Bowery Bar & Fare Ignites Rockville Centre Dining

Bowery Bar & Fare ups the absurdity with deep-fried pretzels, towering cocktails, Australian street-food jaffles and Impossible meats. (Photos by Steve Mosco)

Rockville Centre tends to take on a carnival vibe when the sun goes down, so it is fitting that an eatery with a decidedly festival-like atmosphere has pitched its tent on the bar and restaurant strewn stretch.

With a black and white outdoor awning that belies an interior that is colorful in both its décor and menu, The Bowery Bar & Fare opened this past summer on Sunrise Highway. Taking over the spot of a well-worn Irish pub that sat in the location for close to 30 years, Bowery infuses new life into the space with a fresh concept—complete with food and drink options that make the brain buzz.

Repurposed carnival tents hang over about 40 tables in the front dining area, with more seats both in the bar area and at the actual bar, with yet more spots to be had in the back patio. Before looking at the menu, the eyes drift to a wall lined with stuffed animal prizes, parlor games, a DJ booth with vintage boomboxes and even more games outside, including giant versions of Jenga and Connect Four.

Save the games for later—first, it’s time to eat. The menu consists of street food and extreme eats from across the flavor spectrum. Aside from the ubiquitous buffalo wings, the Snacks and Apps menu delivers mini corn dogs, Bao street tacos, suppli (fried rice balls) and an absolutely raunchy beer-battered giant pretzel served with cinnamon sugar cream dip and a cheddar bacon ale dip. Deep fried and a great way to make friends, the pretzel is at its best dipped into that decadent cinnamon cream. The apple fennel soup, a starter found on the restaurant’s special fall menu, is especially noteworthy, as the concoction, served with a charred brie crostini, is all the evidence one needs to realize the food at Bowery is more than merely neon flair—there is a seasoned chef with serious culinary chops creating magic in the kitchen.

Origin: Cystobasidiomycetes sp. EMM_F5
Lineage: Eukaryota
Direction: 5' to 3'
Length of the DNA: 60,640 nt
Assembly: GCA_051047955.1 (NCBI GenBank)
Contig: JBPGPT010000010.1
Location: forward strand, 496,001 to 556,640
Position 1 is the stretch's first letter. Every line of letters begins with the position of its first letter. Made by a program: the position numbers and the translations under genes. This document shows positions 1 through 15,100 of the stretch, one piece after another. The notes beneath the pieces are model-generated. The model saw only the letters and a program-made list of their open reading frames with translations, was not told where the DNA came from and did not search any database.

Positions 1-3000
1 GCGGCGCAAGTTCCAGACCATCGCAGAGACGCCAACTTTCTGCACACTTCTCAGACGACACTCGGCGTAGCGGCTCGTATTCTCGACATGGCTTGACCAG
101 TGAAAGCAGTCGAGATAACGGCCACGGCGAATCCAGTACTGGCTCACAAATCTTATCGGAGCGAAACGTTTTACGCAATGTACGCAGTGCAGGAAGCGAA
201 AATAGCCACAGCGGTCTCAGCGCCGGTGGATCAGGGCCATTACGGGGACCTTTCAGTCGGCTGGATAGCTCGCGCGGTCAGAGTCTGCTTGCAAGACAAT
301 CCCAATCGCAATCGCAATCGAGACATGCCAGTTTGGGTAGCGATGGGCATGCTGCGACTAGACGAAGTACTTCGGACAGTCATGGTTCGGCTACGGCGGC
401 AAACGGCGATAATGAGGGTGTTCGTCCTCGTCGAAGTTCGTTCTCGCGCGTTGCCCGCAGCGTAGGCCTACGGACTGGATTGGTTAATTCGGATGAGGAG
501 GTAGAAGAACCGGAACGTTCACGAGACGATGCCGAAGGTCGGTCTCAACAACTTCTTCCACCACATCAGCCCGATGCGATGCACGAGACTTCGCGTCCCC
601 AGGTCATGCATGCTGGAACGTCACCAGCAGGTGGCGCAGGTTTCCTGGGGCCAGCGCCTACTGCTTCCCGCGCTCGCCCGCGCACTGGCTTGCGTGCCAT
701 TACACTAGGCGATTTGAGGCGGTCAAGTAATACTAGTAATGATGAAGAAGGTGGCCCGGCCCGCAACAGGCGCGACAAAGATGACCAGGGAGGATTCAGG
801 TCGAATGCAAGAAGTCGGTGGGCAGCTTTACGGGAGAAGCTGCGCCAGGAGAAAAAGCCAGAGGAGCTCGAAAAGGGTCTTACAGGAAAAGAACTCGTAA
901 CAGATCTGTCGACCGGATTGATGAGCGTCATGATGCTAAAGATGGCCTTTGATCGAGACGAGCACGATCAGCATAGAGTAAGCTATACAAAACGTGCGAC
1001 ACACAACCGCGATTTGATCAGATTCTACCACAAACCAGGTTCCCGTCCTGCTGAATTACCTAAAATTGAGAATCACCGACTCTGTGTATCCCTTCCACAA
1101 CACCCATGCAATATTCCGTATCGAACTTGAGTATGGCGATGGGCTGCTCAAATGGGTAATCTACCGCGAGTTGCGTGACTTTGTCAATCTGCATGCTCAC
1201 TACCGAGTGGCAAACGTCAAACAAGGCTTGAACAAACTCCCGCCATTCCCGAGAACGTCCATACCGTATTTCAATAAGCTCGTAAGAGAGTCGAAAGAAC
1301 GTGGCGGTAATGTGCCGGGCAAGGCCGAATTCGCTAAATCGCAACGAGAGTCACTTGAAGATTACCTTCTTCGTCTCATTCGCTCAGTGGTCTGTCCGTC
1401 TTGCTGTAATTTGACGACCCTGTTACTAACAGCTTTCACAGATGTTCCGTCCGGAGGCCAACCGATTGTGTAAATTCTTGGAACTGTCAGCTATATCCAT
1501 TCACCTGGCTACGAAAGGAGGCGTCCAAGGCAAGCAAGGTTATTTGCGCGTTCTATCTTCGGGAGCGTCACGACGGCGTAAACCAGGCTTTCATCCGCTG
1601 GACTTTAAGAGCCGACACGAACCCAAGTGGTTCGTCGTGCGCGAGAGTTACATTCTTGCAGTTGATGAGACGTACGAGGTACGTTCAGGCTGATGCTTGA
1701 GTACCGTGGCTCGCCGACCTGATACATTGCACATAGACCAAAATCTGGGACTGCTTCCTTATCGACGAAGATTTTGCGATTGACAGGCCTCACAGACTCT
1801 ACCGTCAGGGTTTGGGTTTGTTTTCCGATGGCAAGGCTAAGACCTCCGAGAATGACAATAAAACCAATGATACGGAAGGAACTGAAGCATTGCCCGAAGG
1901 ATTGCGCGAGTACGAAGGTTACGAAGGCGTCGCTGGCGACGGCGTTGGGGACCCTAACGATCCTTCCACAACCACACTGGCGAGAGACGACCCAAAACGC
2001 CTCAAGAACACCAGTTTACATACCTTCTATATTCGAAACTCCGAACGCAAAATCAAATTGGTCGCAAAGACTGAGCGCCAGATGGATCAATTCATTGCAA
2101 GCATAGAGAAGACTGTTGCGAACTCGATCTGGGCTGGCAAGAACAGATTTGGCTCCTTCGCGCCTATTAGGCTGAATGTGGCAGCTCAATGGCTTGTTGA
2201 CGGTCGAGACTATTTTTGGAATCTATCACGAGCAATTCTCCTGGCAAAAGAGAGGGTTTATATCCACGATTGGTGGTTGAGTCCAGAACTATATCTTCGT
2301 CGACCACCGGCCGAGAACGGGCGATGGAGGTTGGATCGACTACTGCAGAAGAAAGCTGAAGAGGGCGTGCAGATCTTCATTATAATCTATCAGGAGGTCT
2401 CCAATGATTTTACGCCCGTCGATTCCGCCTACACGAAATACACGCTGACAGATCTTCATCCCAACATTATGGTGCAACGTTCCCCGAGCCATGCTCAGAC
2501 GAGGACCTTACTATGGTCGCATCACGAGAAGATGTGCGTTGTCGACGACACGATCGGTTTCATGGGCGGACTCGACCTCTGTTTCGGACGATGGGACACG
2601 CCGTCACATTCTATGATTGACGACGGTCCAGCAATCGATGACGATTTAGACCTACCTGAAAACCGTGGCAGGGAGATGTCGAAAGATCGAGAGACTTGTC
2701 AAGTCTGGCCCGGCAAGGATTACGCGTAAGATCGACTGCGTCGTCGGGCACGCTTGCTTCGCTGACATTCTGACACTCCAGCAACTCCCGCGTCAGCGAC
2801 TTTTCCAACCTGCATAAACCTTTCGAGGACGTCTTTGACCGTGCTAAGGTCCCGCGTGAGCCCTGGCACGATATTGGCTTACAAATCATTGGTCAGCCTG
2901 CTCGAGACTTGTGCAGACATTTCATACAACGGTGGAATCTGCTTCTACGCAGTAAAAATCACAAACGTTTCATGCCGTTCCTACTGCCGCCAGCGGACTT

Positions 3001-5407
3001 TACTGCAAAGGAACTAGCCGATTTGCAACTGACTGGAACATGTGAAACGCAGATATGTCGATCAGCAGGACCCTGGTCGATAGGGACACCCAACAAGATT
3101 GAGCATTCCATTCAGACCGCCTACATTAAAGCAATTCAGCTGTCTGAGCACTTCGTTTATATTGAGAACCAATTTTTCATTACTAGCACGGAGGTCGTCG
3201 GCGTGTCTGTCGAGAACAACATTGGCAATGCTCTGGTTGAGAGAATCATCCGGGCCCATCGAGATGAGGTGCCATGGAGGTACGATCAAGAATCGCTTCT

The fun continues as you slink down the menu, with kebabs and sliders. Along with chicken and lamb kebabs, Bowery also breaks the mold with Impossible Burger Kebabs, with cherry tomatoes, red onion and tzatziki. A meat alternative for those who crave more than mere falafel, the Impossible Burger has made its way onto various restaurant menus recently, with a flavor close enough to meat to utterly confuse the eater. As for sliders, along with sausage and pepper, Philly cheesesteak and chili dog sliders, Bowery also boasts gyro sliders with house-made gyro meat, onions, lettuce, tomato and tzatziki. That house-made gyro meat makes all the difference.

Carnival flavor is alive at the bar.

Bowery also offers burgers and dogs. Three styles of franks are listed, all served with curly fries, including Chicago style (“dragged through the garden”), Dirty Water (NYC’s take with onion sauce) and Chili Cheese. The Chicago style is brightly flavored and even includes the bright green relish rarely found on the East Coast. As for burgers, sure, there’s a cheeseburger—but then there’s the Donut Burger and Grilled Cheese Burger. As if you need to be told, the Donut Burger is served on a glazed donut, but also includes cheddar, applewood smoked bacon and Bowery sauce. It’s a high caloric investment, but worth the risk for a night out. However, even the Donut Burger stands in awe of the Grilled Cheese burger, which swaps out the standard bun for two grilled cheese sandwiches. Goodnight, folks.

More fun between bread is the Jaffle, an Australian street food that exists somewhere between a waffle and a panini. Jaffles available include prosciutto and mozzarella, chicken, falafel, pulled pork and Reuben. But the best Jaffle is perhaps the simplest: ham and Swiss served with fig jam. It is sweet and salty, buttery and crispy. Finally, main dishes at Bowery include Tacos Al Pastor, skirt steak, chicken paella, fish and chips, and a mammoth pulled pork poutine with cheddar and country gravy served over curly fries.

Of course, the signature cocktail menu shines with over-the-top liquid courage, like the Strongman, Fire Eater, Human Cannonball and Fun House. There’s also alcohol-infused snow-cones and more than 20 beers on tap—including a custom fall brew by Barrage Brewing Company, the Bowery Brunette, a cinnamon apple pie beer. And at the end of the meal, be sure to get the butter cake—topped with ice cream, it lovingly takes the edge off.

The Bowery Bar & Fare, 300 Sunrise Hwy., Rockville Centre; 516-493-9023;

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Steve Mosco
Steve Mosco, the former editor-in-chief at Anton Media Group, is a columnist for Long Island Weekly's food and sports sections. He fancies himself a tastemaker, food influencer and king of all eaters.

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